Lightening the load: Schools attempt to deal with bulky backpacks
Eight-year-old Pihu Tiwari runs a marathon every morning with nearly 12 kilos loaded on her back.education Updated: Nov 22, 2015 10:10 IST
Eight-year-old Pihu Tiwari runs a marathon every morning with nearly 12 kilos loaded on her back.
At least that’s what her walk from the school gate to her second-floor classroom feels like.
She doesn’t just get tired but often pants her way up the staircase. “She is thin and weighs 29kg. And every day, she has to carry a bag to school which is almost half her weight. My heart goes out to her as I fear it may start affecting her back. I myself find it too heavy to carry it to the schoolbus,” said mother Sunita Tiwari.
Pihu’s back may be spared as human resource development (HRD) ministry recently proposed to come up with a system in which chapters of a book can be segregated for every term making the bags lighter.
Schools are trying too. In all branches of Bal Bharti Public School, the weight of bags is regularly monitored. The teachers weigh the bags every morning and a monthly report is submitted to the principal. “After going through these reports, sensitization programmes are held among parents and they are explained on what books are to be carried to the school on a particular day,” said LV Sehgal, principal of Bal Bharti.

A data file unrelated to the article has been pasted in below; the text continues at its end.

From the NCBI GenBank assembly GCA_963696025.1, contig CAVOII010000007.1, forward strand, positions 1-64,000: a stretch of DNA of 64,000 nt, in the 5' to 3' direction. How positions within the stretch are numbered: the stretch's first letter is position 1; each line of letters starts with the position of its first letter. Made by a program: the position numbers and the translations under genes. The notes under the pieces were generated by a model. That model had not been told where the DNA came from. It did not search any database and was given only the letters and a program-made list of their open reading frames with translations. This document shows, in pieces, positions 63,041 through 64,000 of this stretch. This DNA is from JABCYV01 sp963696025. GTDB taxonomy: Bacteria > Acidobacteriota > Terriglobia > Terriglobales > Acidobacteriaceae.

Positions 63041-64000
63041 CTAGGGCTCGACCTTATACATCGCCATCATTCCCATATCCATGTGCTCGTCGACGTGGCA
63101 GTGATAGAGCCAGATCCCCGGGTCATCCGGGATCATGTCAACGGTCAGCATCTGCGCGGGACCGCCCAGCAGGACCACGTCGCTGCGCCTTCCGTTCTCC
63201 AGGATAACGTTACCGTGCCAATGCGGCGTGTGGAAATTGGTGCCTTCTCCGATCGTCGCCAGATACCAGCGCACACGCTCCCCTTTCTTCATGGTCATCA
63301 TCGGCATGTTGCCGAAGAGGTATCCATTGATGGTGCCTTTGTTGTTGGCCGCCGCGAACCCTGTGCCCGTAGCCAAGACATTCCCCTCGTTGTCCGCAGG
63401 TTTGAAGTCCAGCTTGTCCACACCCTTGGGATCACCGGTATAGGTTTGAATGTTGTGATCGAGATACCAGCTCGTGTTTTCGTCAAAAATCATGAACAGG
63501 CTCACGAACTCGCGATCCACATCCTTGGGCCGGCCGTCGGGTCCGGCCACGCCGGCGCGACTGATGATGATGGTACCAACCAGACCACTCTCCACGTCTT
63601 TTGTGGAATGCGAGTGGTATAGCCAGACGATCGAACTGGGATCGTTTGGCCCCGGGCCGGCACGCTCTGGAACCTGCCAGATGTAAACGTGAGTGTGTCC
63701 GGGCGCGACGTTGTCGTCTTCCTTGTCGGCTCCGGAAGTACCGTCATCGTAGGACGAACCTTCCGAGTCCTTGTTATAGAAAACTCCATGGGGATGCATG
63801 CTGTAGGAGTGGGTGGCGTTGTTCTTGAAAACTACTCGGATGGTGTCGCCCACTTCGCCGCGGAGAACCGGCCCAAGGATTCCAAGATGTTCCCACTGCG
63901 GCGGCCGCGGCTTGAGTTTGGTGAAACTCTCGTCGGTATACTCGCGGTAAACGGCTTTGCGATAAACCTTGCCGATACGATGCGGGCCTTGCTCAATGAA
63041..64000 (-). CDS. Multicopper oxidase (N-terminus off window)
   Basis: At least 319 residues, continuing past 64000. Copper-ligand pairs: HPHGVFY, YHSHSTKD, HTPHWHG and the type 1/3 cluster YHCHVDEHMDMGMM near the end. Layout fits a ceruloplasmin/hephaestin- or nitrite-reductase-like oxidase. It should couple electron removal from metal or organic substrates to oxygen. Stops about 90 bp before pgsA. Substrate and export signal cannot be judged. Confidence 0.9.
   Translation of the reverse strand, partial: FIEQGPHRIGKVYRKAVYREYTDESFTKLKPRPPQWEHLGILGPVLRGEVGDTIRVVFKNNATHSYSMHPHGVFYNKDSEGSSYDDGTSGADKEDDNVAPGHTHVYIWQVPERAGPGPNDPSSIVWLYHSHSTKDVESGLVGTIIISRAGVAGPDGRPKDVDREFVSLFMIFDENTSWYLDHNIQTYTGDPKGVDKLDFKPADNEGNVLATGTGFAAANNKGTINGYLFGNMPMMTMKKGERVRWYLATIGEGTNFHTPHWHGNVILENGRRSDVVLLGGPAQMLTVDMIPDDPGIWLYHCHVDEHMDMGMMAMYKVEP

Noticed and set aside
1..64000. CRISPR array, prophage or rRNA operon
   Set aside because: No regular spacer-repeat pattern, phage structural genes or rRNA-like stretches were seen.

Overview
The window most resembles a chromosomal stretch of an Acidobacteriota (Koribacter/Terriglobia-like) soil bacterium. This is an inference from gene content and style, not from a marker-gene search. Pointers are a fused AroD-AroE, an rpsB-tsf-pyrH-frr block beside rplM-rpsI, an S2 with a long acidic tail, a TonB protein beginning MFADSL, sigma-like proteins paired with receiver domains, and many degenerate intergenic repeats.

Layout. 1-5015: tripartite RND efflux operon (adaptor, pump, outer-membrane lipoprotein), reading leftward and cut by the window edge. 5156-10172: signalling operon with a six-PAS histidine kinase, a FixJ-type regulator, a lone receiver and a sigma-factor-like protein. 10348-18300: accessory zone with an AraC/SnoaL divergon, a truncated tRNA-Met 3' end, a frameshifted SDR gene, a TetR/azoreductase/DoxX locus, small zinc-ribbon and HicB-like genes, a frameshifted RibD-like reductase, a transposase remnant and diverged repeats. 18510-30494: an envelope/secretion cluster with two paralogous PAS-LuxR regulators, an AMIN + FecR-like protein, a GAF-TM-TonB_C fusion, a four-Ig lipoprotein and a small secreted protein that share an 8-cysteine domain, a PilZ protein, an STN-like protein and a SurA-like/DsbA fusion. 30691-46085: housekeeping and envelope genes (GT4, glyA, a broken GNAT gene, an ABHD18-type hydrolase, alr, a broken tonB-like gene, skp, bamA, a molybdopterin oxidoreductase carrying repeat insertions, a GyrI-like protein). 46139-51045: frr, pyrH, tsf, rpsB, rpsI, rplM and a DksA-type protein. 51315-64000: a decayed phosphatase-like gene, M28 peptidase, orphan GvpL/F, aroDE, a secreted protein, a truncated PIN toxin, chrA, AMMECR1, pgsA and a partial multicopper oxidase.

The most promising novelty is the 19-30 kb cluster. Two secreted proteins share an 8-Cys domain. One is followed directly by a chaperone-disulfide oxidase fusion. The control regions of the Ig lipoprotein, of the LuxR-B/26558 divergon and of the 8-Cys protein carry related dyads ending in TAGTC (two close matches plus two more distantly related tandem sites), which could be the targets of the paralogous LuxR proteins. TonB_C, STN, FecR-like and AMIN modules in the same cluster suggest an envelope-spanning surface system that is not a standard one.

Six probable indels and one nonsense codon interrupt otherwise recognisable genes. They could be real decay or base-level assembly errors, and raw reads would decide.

“We have also devised a roster to make sure homework for all subjects is not given on the same day. Also children are allowed to leave their musical instruments and music books in the school.”
Acknowledging that a majority of children aged below 10 suffer from orthopaedic problems because of heavy bags, Maharashtra recently fixed the responsibility of reducing bag weight with the principal and set November 30 as the deadline for implementing reforms. The maximum weight to be carried by students of classes 1 to 8 was fixed between 1.8kg and 3.4kg.
Parents complain that Delhi schools often fail to provide individual lockers and ask students to carry two notebooks and books each for maths, Hindi and English, completely ignoring the NCERT syllabi. To deal with this, in schools like GD Goenka, homework is sent and submitted online.
“No class would get more than two subjects’ homework a day,” said Rima Aliwadi, principal of GD Goenka School, Model Town.
In Springdales School, Pusa Road, they are trying to implement a system where students are divided into groups with each using one textbook.
Students often carry fancy bags and steel bottles adding up to a kilo to their load.
Schools say parents need to make an equal effort too., while parents blame the school’s fascination with fancy books supplied by private publishers for heavy bags.